# Pair correlation for the Riemann zeros and $(\zeta^\prime(s)/\zeta(s))^\prime$

Added Background: The pair correlation of the zeros of the Riemann zeta function is influenced by the the derivative of the logarithmic derivative $$(\zeta^\prime(s)/\zeta(s))^\prime$$; see for example the answers to this question

I'm looking for references for computation of $$\zeta^\prime(s)/\zeta(s)$$, as well as the its derivative, in the critical strip $$0<\text{Re}(s)<1$$. (I'm sure they're out there but google scholar/MathSciNet searches return way too many irrelevant hits.)

Of course, both $$\zeta(s)$$ and $$\zeta^\prime(s)$$ are implemented in packages like Sage, one can just take the quotient and then use this to numerically estimate the derivative via the difference quotient, but this seems computationally wasteful. We have that $$\frac{\zeta^\prime(s)}{\zeta(s)}=\log(2\pi)-1-\gamma/2-\frac{1}{s-1}-\frac12\frac{\Gamma^\prime(s/2+1)}{\Gamma(s/2+1)}+\sum_\rho\left(\frac{1}{s-\rho}+\frac{1}{\rho}\right).$$

Similarly, one gets $$(\zeta^\prime(s)/\zeta(s))^\prime$$ upon differentiating term by term.

The digamma function $$\Gamma^\prime/\Gamma$$ as well as the Riemann zeros $$\rho$$ are implemented in Mathematica. So I think what I'm asking is a reference to answer the following:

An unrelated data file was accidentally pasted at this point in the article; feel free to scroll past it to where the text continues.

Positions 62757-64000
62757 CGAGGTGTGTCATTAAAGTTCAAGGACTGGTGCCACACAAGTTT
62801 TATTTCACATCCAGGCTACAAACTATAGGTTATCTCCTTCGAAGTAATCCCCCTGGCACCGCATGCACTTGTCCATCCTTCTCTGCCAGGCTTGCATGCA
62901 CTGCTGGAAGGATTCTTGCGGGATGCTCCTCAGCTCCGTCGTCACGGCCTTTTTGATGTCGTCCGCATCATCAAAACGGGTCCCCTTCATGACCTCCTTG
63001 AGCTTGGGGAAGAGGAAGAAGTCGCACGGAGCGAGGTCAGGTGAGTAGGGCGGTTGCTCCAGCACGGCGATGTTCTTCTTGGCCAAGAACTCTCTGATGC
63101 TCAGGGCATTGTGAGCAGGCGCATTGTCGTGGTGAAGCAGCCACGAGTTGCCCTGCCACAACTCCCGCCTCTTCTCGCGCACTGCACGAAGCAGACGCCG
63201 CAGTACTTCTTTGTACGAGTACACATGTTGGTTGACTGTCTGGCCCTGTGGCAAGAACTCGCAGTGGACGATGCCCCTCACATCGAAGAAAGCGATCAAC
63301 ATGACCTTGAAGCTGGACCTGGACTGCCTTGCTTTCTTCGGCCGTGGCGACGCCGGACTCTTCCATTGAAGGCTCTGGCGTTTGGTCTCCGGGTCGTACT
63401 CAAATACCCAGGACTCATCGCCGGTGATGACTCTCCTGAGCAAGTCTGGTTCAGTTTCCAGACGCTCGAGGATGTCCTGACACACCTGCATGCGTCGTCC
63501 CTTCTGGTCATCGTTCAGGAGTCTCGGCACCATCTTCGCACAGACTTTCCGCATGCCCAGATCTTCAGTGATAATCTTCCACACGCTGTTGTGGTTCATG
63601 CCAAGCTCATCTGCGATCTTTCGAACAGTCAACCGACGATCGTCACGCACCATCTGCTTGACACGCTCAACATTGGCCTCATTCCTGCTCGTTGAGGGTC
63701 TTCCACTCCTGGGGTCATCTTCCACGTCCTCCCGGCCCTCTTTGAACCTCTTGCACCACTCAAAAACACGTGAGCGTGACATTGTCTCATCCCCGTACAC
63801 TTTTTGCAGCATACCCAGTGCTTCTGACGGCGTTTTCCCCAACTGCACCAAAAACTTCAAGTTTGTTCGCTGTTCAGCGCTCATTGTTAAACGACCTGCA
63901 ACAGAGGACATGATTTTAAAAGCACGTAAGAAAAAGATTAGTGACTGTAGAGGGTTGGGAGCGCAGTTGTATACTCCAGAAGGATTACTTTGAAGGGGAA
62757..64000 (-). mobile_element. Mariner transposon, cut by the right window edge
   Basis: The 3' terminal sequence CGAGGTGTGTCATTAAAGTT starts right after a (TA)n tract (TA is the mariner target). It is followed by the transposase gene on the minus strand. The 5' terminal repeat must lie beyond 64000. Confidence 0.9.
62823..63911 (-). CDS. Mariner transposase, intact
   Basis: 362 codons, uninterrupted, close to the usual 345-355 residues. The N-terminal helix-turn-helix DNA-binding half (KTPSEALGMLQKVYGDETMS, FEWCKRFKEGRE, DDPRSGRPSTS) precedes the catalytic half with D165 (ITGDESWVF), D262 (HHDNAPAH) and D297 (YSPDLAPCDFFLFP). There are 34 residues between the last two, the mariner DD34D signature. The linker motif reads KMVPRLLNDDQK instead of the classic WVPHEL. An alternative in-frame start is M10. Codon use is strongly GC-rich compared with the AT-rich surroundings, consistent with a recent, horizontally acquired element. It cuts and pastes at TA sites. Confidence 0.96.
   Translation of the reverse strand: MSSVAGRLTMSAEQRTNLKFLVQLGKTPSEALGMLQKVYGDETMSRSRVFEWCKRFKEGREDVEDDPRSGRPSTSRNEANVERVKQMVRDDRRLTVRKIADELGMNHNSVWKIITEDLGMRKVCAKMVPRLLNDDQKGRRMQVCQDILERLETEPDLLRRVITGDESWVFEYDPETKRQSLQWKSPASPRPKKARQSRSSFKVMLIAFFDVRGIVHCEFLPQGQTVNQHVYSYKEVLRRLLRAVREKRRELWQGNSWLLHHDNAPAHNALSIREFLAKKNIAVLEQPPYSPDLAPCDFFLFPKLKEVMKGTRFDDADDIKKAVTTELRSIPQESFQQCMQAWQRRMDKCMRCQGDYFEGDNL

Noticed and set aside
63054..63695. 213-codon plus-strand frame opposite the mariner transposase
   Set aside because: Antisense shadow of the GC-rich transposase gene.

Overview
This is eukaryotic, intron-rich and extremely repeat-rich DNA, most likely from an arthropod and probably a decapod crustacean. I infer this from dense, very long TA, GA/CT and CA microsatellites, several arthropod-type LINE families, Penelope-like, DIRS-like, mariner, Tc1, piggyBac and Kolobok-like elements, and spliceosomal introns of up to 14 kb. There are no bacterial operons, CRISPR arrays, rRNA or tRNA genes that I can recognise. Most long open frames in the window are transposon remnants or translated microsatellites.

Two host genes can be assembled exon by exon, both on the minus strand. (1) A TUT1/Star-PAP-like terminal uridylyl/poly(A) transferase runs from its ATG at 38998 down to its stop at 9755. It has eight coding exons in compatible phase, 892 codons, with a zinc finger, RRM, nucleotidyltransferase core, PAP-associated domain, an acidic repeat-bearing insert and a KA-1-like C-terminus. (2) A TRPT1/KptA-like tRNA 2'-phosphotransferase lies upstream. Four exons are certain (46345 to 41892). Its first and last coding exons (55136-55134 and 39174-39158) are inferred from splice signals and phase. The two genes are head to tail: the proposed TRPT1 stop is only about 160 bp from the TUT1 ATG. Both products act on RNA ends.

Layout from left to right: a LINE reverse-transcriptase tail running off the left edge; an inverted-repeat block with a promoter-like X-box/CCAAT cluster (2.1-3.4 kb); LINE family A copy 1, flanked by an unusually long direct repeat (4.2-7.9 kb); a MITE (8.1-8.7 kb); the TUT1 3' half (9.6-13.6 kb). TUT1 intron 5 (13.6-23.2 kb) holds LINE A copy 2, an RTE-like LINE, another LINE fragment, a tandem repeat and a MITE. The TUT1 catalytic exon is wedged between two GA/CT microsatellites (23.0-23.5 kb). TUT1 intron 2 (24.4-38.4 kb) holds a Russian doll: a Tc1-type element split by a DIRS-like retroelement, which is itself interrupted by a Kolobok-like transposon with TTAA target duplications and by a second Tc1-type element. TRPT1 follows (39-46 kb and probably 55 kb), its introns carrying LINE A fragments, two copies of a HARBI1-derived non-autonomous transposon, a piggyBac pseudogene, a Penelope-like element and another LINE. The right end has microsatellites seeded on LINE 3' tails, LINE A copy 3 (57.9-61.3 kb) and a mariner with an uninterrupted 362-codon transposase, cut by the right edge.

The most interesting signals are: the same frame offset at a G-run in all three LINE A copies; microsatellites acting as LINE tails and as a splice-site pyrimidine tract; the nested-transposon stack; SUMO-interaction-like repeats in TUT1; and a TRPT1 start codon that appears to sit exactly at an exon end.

Given $$\epsilon$$, how many zeros do I need to take as a as a function of $$t=\text{Im}(s)$$ so the error is bounded by $$\epsilon$$?

Added: In Theorem 9.6(A) in Titchmarsh's "Theory of the Riemann Zeta Function", one can compute the relevant constants to show that $$\left|\frac{\zeta^\prime(s)}{\zeta(s)}-\sum_{|\rho-s|\le 6}\frac{1}{s-\rho}\right|\le 4\log t.$$ So in answer to Joro's question below, yes the sum is dominated by the zeros close to $$s$$.

• For large $t$ wouldn't the sum be dominated by the zeros closest to $t$ because of $s - \rho$? If so finding large zeros doesn't seem computationally effective to me. Might be wrong.
– joro
Jan 30, 2013 at 7:13
• btw, How long do you think it will take to compute for $s=1/2 + i 10^{12}$? mpmath in sage does it for less than 13 seconds on an old pc.
– joro
Jan 30, 2013 at 12:26
• @Joro, see edit above. I'm interested in computing for a large number of values, and the question in general. Jan 30, 2013 at 16:18
• If your approach is efficient will it be unconditional? You need to compute the zeros. IIRC there are optimizations for zeros on the critical line. In what complexity do you disprove (or find) hypothetical zeros off the critical line sufficiently close to large $t$?
– joro
Jan 31, 2013 at 8:38
• I'm sure you've come across arXiv/1105.4312 --- this straightforward approach, numerical differentiation, is not necessarily less efficient than the route via the zeros. Feb 9, 2013 at 15:48

I believe the comments of joro and Carlo Benakker right under your question is to the point. Since the zeroes close to $s$ will be the ones that contributes in the sum, the zeroes close to s must be computed first and in order to do that several values of the zeta-function must certainly be calculated and the time for each such computation (and zero) will certainly not be less than computing any other particular value of $\zeta(s)$ or $\zeta'(s)$.